Commentary

Do Major TV Sports Retain High Value?

TV networks focused on high-priced sports programming maintain a content addiction that won’t go away. What’s the end game?

Much depends on the big professional games via the NFL, NBA, Major League Baseball, NCAA’s Men’s Basketball Tournament and Nascar -- to name a few -- that keep broadcast networks and some cable networks relatively healthy.

The major rub? License fees for those big sports franchises continue to grow sharply higher. However, national TV advertising revenues are not keeping pace.

For example, Magna Global projects the NFL's total national TV advertising -- for all networks -- at $3.9 billion for this season. The license fees for the year come to $4.4 billion.

To be fair, TV networks increasingly find other monies to defray these costs. They include growing retrans fees from pay TV providers -- cable, satellite, and telco companies -- for carriage of their networks. Also, there are “reverse-compensation” fees from local TV stations' affiliates.

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Other tangential benefits include overall promotional value, when TV networks air on-air promos of TV shows and other TV-related business in major sports events.

TV networks also depend on sports programming because it is live programming -- increasingly the new “premium TV” for many marketers that place lower value on entertainment programming that may be time-shifted.

Does this mean future sports events will move into more of a "loss leader" description?

For its part, the NFL is already looking at other media extensions -- digital media platforms, such as Twitter, last year and Amazon, which will stream 10 regular-season “Thursday Night Football” games this year. Those games will also be carried on NFL TV networks.

One more wrinkle: The NFL -- long the gold standard of TV sports viewing -- has been seeing a somewhat startling decline, already down more than 10% this season. A year ago, the NFL also witnessed similar declines, only to recover later in the year.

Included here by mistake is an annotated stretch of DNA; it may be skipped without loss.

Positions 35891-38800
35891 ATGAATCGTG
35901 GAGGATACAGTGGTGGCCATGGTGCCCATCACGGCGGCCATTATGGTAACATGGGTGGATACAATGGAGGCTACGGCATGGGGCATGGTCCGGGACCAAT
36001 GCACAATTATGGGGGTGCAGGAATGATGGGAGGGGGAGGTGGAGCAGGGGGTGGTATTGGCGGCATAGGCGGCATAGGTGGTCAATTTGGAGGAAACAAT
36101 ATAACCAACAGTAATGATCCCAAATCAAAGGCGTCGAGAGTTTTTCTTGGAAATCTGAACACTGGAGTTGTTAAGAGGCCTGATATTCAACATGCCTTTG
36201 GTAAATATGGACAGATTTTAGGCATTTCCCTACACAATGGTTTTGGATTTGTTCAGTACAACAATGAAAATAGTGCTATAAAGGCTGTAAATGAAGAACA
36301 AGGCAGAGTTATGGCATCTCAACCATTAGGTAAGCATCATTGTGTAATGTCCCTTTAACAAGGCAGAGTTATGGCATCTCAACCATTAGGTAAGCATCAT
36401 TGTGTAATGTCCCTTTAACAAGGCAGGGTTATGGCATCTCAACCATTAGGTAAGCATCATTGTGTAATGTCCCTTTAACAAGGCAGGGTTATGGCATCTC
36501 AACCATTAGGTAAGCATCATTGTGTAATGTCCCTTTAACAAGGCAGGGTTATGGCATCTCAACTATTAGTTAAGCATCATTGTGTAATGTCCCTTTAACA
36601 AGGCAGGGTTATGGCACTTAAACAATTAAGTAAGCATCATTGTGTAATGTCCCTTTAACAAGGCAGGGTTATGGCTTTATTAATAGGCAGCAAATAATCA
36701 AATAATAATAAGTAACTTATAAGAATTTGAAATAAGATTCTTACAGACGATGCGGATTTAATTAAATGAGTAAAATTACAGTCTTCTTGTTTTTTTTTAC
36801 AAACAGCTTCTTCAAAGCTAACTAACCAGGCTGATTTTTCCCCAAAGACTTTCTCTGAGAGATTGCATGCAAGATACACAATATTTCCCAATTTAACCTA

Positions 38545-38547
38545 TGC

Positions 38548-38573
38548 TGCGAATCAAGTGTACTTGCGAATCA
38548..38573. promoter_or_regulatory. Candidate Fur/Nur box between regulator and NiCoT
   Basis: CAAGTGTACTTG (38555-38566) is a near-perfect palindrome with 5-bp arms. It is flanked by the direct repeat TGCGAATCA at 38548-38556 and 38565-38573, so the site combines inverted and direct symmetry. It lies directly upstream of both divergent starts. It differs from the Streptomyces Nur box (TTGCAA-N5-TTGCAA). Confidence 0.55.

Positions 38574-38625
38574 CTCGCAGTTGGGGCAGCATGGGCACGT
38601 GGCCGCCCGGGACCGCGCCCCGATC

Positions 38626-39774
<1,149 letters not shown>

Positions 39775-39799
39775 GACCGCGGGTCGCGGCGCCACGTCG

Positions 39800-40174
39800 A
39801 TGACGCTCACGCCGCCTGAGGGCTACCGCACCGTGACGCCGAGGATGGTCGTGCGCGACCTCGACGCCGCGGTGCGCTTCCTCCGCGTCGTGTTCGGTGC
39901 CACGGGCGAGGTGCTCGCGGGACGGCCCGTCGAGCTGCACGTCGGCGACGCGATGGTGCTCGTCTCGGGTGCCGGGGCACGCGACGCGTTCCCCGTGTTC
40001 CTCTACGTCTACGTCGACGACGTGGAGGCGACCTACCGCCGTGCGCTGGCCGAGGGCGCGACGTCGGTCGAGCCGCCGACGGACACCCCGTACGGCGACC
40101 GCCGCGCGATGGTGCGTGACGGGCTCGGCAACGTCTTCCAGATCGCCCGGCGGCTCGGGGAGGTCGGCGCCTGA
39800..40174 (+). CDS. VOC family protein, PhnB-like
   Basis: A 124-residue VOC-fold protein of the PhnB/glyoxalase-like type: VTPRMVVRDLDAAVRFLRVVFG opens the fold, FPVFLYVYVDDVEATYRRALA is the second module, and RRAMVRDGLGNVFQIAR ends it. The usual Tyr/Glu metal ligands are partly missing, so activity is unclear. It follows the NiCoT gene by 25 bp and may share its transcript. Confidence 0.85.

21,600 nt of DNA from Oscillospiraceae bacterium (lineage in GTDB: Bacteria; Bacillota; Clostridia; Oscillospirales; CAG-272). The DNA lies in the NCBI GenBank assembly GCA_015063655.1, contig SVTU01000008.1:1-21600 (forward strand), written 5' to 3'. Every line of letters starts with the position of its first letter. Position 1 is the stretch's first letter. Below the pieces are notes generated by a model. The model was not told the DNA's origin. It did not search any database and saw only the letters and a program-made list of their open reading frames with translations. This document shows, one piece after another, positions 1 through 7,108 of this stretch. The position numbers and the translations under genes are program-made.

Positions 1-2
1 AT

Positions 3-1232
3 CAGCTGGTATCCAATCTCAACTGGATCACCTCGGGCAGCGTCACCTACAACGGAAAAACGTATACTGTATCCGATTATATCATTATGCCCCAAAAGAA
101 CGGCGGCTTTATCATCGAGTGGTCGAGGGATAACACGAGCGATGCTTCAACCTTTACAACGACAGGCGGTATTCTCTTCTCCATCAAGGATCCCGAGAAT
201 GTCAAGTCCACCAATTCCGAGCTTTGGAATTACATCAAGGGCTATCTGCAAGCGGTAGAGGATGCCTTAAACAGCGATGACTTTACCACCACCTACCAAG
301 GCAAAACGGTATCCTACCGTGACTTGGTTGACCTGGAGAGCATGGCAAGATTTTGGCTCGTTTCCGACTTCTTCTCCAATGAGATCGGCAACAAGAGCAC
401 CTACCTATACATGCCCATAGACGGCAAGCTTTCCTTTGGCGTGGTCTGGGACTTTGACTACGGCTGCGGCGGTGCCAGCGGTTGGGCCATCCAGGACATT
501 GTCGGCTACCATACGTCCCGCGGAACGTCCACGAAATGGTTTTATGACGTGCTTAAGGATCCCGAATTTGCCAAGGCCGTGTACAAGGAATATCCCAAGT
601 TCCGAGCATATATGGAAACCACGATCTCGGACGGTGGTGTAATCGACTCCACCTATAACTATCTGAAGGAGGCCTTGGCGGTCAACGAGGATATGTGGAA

Can TV networks find a new way of handling big sports franchises without going bankrupt?

Perhaps a planned subscription-fee approach -- or a new hybrid ad-subscription model -- would be a solution. It’s either that or a frantic end-of-game two-minute drill.

6 comments about "Do Major TV Sports Retain High Value?".
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  1. Ed Papazian from Media Dynamics Inc, September 21, 2017 at 9:11 a.m.

    For many years the major TV sports packages that the networks negotiate with the leagues have been loss leaders when it comes to profitability at the network level.But even if a network loses money---or barely breaks even----on these deals they attract a breed of advertiser that would not constitute a major presence on the network where many of its other programs are concerned. More important, the networks' O&O stations and other affiliates make a lot of money selling spots to local advertisers at prmium CPMs in the station breaks adjacent to the sports content, some of which flows back the the networks in their corporate bottom lines and serves to reinforce the powerful bond they maintain with independently owned affiliates. What would the stations replace the sports attractions  with if they were no longer available, how much would such programming cost and how many ad dollars would be generated?